Yes, hold him up. Yes, put him on a pedestal and remember him, and remember all the bad that went with that good.

      And finally, on a tangent: are you the same person you were 5 years ago? How about 10? Of course not. People are fluid, and dynamic, and will shift into new forms as they proceed to the grave. Lovecraft grew from a fanatical conservative to a progressive socialist in the years between his juvenile period and his early death from cancer. This shift is reflected not only in his letters, but in his work, and is best crystallized in his autumnal masterpiece “At the Mountains of Madness” wherein the narrator overcomes his first reaction of hatred towards the ancient alien Old Ones, and comes to grips with his growing empathy towards them.

      “After all, they were not evil things of their kind. They were the men of another age and another order of being. Nature had played a hellish jest on them – as it will on any others that human madness, callousness, or cruelty may hereafter dig up in that hideously dead or sleeping polar waste – and this was their tragic homecoming. They had not been even savages-for what indeed had they done? That awful awakening in the cold of an unknown epoch – perhaps an attack by the furry, frantically barking quadrupeds, and a dazed defense against them and the equally frantic white simians with the queer wrappings and paraphernalia … poor Lake, poor Gedney… and poor Old Ones!”

  24. The funny thing is that if it wasn’t for articles like this, almost nobody would know of Lovecraft’s racial preferences! We celebrate Lovecraft the author, not Lovecraft the racist. We celebrate him because he gave us a wonderful universe that puts into perspective how small we are, and not because of whatever ideas, wrong or right, he had about different races in his time.
    “Cases” like this one are just vengeful rants hoping to hurt someone who cannot defend himself. You are just switching one intolerance for another one, and that is just sad.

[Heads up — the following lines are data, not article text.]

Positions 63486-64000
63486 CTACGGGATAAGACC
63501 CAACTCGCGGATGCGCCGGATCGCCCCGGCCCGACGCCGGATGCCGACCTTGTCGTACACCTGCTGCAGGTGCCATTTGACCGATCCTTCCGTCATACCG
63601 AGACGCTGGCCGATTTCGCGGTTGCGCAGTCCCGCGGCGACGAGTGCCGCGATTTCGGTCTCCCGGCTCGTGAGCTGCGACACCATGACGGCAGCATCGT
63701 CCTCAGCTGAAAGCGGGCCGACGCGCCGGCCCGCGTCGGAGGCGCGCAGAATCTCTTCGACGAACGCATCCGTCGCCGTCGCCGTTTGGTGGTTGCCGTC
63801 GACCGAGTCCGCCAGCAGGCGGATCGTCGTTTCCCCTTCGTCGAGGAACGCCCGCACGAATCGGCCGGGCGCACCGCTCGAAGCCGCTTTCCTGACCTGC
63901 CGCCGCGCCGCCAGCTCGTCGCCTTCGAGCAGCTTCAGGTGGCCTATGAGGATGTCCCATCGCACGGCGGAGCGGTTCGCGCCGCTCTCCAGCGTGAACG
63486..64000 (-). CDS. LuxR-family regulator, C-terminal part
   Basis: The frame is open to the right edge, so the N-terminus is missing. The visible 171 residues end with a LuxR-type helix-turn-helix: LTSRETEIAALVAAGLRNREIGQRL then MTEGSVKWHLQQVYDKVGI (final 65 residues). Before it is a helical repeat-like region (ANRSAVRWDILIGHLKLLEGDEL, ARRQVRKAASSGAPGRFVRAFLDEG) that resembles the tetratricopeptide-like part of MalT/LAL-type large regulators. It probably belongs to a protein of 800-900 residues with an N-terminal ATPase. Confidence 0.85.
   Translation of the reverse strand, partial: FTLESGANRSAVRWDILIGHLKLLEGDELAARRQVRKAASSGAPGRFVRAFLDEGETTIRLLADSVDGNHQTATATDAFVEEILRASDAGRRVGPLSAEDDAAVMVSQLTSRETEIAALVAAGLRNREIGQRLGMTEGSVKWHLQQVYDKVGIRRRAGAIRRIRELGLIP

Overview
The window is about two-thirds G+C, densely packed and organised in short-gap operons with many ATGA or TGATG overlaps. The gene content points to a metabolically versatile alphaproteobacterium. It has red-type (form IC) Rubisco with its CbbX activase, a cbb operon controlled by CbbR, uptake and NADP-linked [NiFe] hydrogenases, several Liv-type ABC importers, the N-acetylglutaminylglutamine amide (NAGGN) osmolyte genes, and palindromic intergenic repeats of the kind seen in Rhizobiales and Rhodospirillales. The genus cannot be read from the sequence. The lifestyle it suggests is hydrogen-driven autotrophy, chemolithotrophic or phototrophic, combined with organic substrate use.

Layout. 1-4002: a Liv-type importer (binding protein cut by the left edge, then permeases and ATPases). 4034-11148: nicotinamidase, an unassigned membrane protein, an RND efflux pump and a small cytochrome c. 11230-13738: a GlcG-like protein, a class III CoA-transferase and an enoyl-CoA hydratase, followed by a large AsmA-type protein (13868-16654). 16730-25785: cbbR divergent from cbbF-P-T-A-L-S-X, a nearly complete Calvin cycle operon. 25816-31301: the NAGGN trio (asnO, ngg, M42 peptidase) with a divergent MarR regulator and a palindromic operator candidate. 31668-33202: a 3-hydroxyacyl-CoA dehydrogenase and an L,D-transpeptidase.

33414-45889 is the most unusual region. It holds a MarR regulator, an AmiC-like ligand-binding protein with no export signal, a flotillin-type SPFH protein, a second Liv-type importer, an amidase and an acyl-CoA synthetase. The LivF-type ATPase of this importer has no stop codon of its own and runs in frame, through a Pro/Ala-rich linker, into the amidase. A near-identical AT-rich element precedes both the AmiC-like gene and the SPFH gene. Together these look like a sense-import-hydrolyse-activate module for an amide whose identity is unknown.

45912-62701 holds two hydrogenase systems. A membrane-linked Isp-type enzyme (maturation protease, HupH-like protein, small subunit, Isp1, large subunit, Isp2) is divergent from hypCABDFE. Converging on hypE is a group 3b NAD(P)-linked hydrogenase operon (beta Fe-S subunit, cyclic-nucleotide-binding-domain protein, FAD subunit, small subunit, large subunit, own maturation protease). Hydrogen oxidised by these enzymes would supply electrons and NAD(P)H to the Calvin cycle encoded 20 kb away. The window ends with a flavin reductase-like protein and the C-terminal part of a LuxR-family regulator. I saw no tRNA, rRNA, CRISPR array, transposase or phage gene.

• I don’t think that’s the case at all. If you pay any attention while reading his work, it’s pretty obvious. I could tell he was a racist when I first started reading his stories in high school. That being said, I fundamentally disagree with judging historical figures through the lense of our modern sensibilities. Yeah, his racial attitudes were bad, but millions of his contemporaries held equally bad views.

    • K, your comment is a perfect summary of the times Lovecraft lived in and was influenced by. Sadly, the 3os were extremely racist times and his opinion on the subject was disturbingly common. If a child grows up in a racist environment with no guidance to overcome that influence, the result will most often be a racist adult. The only reason we know he was racist, at least most of his life, is because he was a writer. His books and stories are no less masterful because of his attitude.

  25. Y’all are so bored. People constantly talk about Lovecraft’s ardent racism here in Rhode Island. Even at the Lovecraft Arts and Sciences store. Its mentioned in the same sentences that praise him. This article does nothing to advance any sort of narrative about racism in the country. All it does is point out that which has been pointed out. It also fails to mention his change-of-heart on these views towards the end of his life.

    People are people. Nobody is perfect, as evidenced by this poorly written article.

    • Agreed!! What happened to journalism? Everything seems to blatantly tell us what to hate or be upset about. Even if it is an author that is nothing but bones & dust today. Not really anything new offered in this article except, “Rhode Island should be pissed H.P. happened to live there.”

  26. I certainly don’t dispute Lovecraft’s overt racism and its centrality to his work. I would question to what extent he is widely known or appreciated in Rhode Island in the first place. My impression as a Rhode Islander for 20 years is that the state has slowly and somewhat belatedly figured out that there is this guy Lovecraft from whom a small amount of money is to be made as a niche tourist element. If anything, Providence lagged the rest of the world in the Lovecraft boom.

    For most residents of Providence, the discussion at this point would go roughly like this: “You know how someone painted tentacles on telephone boxes and stuff around the city. As it turns out, that’s a reference to an author who lived on the East Side 100 years ago who has become kind of famous, but really he was a racist jerk, so never mind.”